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Understanding Domestic Violence

Posted by Dan Kann | Mar 27, 2020 | 0 Comments

When abuse or threats of abuse occur between intimate partners, it is considered domestic violence. Often times, when domestic violence occurs it is a result of an argument or heated situation that escalated out of hand. Though a person may not mean to react in an abusive way, if they do, they could be facing domestic violence charges, even if in their mind what happened was only an argument and did not amount to abuse.

So, what qualifies as abuse under the law? Physical harm is generally an obvious form of abuse, but under the domestic violence laws other acts could also count as abuse. These acts include:

  • Sexual assault
  • Threats of serious physical injury that make someone afraid they or someone else will be hurt
  • Behavior such as harassing, stalking, threatening, hitting
  • Acts causing verbal, emotional, or psychological harm

It is important to understand that a person can commit abuse as defined by the domestic violence laws without actually physically touching their spouse or intimate partner. An intimate partner can act to get a restraining order through the civil court when domestic violence occurs. However, under criminal law (Cal Penal Code 243(e)(1)) & 273.5), domestic violence focuses on physical harm, including domestic battery and corporal injury to spouse or cohabitant. If you commit physical harm to your intimate partner you could be facing criminal charges on top of any civil consequences your partner seeks against you.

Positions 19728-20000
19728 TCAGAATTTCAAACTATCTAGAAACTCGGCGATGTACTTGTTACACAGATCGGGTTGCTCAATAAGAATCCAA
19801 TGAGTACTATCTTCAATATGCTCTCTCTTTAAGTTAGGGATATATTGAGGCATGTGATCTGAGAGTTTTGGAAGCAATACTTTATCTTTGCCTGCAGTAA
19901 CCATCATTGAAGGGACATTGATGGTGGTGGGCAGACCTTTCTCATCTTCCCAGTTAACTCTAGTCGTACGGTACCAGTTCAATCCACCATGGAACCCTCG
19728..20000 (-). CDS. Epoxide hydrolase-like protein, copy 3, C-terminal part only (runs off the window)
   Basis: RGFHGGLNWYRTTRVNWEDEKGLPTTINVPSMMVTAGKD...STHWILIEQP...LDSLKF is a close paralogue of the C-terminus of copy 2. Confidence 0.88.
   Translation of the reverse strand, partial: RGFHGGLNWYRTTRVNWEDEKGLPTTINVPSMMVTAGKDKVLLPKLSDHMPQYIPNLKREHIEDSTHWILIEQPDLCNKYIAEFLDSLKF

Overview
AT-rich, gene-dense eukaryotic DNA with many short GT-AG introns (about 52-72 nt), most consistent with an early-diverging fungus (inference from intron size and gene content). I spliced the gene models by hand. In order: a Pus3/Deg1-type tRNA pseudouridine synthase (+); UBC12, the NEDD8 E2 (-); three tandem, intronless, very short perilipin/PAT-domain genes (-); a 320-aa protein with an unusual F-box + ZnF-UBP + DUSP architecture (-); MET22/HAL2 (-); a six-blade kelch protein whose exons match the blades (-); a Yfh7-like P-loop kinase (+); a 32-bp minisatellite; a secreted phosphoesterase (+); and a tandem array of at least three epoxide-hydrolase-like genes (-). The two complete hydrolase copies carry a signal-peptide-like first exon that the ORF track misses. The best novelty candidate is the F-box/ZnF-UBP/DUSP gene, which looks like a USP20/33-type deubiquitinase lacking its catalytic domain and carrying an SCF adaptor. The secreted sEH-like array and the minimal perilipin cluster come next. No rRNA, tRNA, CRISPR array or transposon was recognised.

Domestic violence charges are taken very seriously in California. However, because these charges involve family, false accusations can and do occur. If you have been accused of domestic violence and are now facing domestic violence charges, you should speak with an experienced Los Angeles criminal defense attorney immediately. These charges can have serious negative consequences that extend far past criminal sentences such as jail time and fines and into your personal life affecting your ability to have contact with your children, seek employment or education, and have other relationships.

The skilled attorneys at the Kann California Law Group have the experience you want when faced with domestic violence criminal charges. To learn more about what can be done to defend your rights, contact our office today by calling (888) 744-7730 or fill our our confidential contact form and one of our attorneys will call you directly.

About the Author

Dan Kann

Daniel E. Kann has devoted his entire legal career exclusively to defending individuals facing criminal prosecution in Southern California. Dan fights criminal cases throughout Los Angeles, Ventura, Orange, Kern, Riverside and San Bernardino Counties.


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